An operator searching for EU support might feel lost when facing the many possibilities leading to EU funding. Depending on the field of activities (energy, environment, ICT…), the nature of the operator (SME, university, NGO…) and its internal capacity to deal with EU funding programmes requirements (administrative issues, philosophy of a policy…), some paths appear as relevant and others should be left behind. In that context, every situation is specific and should be examined as a unique case. Nevertheless, the first step to reduce the complexity is to make the distinction between non repayable supports (grants) and repayable supports (financial instruments) in the EU funding labyrinth.
European Commission defines grants as a direct financial contribution in support of projects or organisations which further the interests of the EU or contribute to the implementation of an EU programme or policy. Interested parties can apply by responding to calls for proposals. Grants must be seen as:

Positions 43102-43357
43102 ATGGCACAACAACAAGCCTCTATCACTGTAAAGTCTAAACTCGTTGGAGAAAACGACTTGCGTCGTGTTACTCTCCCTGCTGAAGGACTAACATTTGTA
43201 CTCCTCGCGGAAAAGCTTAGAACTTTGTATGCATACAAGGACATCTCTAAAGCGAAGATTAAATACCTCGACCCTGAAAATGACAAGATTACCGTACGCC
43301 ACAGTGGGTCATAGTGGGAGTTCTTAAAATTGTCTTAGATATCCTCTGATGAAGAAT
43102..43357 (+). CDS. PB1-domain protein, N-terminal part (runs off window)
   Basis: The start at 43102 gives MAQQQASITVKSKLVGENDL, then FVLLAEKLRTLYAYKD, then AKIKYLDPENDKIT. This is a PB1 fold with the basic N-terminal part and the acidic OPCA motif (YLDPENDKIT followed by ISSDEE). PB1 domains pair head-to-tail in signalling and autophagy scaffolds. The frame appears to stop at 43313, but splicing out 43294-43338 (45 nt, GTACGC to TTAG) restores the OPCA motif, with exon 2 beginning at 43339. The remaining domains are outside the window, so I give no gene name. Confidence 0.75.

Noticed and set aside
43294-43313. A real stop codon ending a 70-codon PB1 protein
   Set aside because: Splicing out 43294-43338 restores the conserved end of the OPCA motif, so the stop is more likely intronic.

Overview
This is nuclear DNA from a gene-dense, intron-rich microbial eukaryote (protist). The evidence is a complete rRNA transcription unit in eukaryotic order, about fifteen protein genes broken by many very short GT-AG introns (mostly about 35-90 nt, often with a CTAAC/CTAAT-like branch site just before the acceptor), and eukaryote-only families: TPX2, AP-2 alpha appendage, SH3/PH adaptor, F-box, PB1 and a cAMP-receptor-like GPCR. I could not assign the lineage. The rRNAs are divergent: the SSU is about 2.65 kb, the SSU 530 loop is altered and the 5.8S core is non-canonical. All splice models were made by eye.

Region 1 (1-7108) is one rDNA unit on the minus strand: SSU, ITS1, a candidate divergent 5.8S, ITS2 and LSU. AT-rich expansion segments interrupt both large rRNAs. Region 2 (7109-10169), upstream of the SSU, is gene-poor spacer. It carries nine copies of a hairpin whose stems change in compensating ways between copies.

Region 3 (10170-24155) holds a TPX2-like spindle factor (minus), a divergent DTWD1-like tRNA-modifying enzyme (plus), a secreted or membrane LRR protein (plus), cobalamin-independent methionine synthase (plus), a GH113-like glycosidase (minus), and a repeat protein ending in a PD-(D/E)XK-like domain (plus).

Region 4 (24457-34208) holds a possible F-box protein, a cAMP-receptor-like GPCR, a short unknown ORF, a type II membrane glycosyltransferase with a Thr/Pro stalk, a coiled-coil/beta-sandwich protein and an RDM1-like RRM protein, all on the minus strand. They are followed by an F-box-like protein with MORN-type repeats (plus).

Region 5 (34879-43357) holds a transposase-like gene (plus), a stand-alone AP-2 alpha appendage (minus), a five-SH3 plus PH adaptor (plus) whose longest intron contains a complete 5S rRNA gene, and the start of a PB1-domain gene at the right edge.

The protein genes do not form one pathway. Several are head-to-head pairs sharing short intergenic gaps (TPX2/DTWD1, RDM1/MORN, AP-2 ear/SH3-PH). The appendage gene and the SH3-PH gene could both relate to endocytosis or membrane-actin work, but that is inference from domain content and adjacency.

- Suitable for investments involving infrastructures and early R&D activities
- Non repayable by the beneficiary
- A way to trigger innovation in a sector
Financial instruments facilitate access to finance through the use of repayable instruments such as loans, guarantees and equity. Each encompass instruments that differ in their target market, the terms on which they are operated and the mechanisms by which they are governed. Financial instruments must be seen as:
- Sustainable because the support is repaid (relieving the public budget)
- Efficient because they may attract private finance
- Able to enhance the quality of the investment because of the due diligence
- More flexible in terms of eligibility criteria
For more information on the EU Funding Instruments and opportunities don’t hesitate to contact our team experts via email email@example.com.